A look into the future

CDA 2030 Exploration Week starts Oct. 7

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COEUR d'ALENE - A diverse group of community leaders, activists and elected officials are gearing up for what they are calling "CDA 2030 Exploration Week."

The weeklong series of meetings is part of the Vision 2030 Coeur d'Alene project that has been slowly developing since the beginning of the year.

Organizers have compiled a list of 45 volunteers to form a community action committee, which will be the sounding board for the project.

In the end, they hope to have a clear vision of how the residents of the greater Coeur d'Alene area want to see the community grow.

"One of the reasons this was appealing to me is that this could be an opportunity to get beyond some of the divisiveness we have in the community today," said Coeur d'Alene City Attorney Mike Gridley, who represents the city on the committee.

The group that has been formed has representatives from businesses, community groups, government agencies and more. The plan, Gridley said, is to get as diverse of a group as possible.

"We've had meetings where (Mayor) Sandi Bloem was sitting at the table with Frank Orzell," he said. Orzell led a recall effort against the mayor and three other council members last year.

While that may have been a little uncomfortable, Gridley said it was civil and he hopes that civility will carry on throughout the project.

The project is not in the hands of any one entity. In fact, there are eight different sponsors who have put up the money to fund the $150,400 project. The group has hired Steven Ames Planning to facilitate the project, and University of Idaho is leading the research efforts, which are already underway.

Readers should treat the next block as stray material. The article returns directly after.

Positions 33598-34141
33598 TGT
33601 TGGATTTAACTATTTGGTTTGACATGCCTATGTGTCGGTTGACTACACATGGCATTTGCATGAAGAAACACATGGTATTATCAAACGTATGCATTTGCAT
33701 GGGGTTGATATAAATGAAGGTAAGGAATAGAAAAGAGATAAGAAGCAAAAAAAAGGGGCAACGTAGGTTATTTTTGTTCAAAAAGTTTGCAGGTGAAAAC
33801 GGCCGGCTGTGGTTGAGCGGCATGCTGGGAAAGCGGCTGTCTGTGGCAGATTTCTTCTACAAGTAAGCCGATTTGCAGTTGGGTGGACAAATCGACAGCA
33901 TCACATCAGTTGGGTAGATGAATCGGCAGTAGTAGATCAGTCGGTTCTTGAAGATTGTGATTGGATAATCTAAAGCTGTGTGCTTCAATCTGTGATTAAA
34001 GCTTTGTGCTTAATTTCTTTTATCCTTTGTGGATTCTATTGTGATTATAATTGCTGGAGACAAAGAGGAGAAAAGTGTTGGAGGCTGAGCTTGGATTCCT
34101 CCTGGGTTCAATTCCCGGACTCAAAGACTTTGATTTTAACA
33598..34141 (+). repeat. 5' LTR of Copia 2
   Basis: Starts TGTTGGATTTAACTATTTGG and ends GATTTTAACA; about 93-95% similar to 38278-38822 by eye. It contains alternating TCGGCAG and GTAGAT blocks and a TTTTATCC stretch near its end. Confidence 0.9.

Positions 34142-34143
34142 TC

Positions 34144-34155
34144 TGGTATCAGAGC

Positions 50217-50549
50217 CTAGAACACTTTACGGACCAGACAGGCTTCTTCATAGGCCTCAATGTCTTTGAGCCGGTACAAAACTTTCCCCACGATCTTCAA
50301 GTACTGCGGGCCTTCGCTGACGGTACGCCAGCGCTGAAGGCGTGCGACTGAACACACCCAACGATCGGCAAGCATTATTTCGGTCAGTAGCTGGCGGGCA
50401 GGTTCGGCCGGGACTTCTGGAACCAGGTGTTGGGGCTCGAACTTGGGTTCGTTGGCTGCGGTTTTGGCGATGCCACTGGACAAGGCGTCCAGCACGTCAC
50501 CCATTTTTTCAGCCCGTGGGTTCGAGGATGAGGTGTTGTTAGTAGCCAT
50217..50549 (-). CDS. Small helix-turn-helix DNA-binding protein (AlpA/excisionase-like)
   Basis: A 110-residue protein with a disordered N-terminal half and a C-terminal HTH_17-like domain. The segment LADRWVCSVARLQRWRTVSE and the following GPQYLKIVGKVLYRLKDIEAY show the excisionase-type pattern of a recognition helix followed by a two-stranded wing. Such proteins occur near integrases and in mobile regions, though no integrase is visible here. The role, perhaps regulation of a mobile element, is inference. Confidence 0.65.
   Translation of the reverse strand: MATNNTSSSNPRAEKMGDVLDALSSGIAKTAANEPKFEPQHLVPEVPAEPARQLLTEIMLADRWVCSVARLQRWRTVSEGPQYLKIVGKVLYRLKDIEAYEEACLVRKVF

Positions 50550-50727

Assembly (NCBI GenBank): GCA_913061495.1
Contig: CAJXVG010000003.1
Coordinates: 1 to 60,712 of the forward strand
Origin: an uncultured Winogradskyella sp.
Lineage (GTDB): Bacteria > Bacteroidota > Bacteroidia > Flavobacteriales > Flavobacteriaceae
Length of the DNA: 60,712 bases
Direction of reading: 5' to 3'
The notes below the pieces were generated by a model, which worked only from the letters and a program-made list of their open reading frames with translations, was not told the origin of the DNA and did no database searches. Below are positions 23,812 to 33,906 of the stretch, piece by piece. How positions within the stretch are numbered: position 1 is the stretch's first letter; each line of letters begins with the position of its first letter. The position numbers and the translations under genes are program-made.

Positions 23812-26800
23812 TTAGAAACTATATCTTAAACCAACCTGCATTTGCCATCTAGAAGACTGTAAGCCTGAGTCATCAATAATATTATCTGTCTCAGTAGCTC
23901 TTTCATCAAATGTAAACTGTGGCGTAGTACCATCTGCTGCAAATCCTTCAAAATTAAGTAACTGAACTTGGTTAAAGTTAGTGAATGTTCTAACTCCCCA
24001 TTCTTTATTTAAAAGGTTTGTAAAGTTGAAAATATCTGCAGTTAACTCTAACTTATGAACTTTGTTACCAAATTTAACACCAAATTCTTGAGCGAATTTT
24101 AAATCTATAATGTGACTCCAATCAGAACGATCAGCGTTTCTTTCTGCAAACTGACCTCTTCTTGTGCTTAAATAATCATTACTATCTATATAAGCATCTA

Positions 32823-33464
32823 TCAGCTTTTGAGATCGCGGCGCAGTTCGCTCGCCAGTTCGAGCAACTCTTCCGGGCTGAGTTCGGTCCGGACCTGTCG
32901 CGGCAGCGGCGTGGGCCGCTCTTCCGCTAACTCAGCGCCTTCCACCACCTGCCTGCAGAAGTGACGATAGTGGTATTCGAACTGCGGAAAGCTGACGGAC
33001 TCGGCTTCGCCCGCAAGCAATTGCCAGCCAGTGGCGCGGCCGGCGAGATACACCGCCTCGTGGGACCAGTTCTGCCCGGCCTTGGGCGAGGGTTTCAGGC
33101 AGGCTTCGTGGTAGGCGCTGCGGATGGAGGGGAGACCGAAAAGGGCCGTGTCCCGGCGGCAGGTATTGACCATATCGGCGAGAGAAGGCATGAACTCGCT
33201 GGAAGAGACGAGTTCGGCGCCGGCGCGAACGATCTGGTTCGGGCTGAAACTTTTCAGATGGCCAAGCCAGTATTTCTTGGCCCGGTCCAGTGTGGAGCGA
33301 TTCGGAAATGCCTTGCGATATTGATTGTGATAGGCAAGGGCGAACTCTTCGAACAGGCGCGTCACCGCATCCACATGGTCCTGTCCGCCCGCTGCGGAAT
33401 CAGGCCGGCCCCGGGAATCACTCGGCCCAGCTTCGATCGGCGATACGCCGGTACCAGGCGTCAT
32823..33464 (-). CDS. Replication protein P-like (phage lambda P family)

Dr. Charles Buck, from the U of I, said they have been surveying the community in a variety of different ways to get an idea of what people want to see Coeur d'Alene look like in 2030.

They are compiling all of the data they have received and they plan to present that information at a public meeting on Oct. 8 in the Echo Bay Room of the North Idaho College Student Union Building. The meeting will run from 11:30 a.m. until 1 p.m.

The university designed a 75-question survey that will be given to 400 residents of Coeur d'Alene. They also have a mini-survey of five questions that can be accessed at their website. They also gathered input at the Kootenai County Fair, Art On The Green and even NIC's Really Big Raffle event.

"We also completed 30 face-to-face interviews with leaders in the community," he said, adding they will conduct an interactive electronic survey during the kickoff Exploration meeting on Oct. 7, at the Kroc Center from 7 to 8:30 p.m.

For the rest of week there will be three different opportunities for community input during workshops that will be held in different locations around Coeur d'Alene. (See related story).

Once the exploration week is over, Buck said there will be a vision team formed to take the input and develop a community vision statement.

"By November we should have a draft vision statement wrapped up and we plan to present that at a summit type event," he said. "After that we will have an action team develop an implementation plan."

The whole process including the action plan is expected to wrap up by June of 2014.

Gridley said he is hoping to get a good turnout for the upcoming events because that is what will make the project successful.

"There are a lot of people with resources and good ideas out there, but sometimes these people are standing alone," he said. "We want to bring these people together so we can pull them together and share those resources."

While the vision could be used in the future to make decisions on things like infrastructure and land use, it is not a comprehensive plan.

"This is not about land use," he said. "It's much broader than that."

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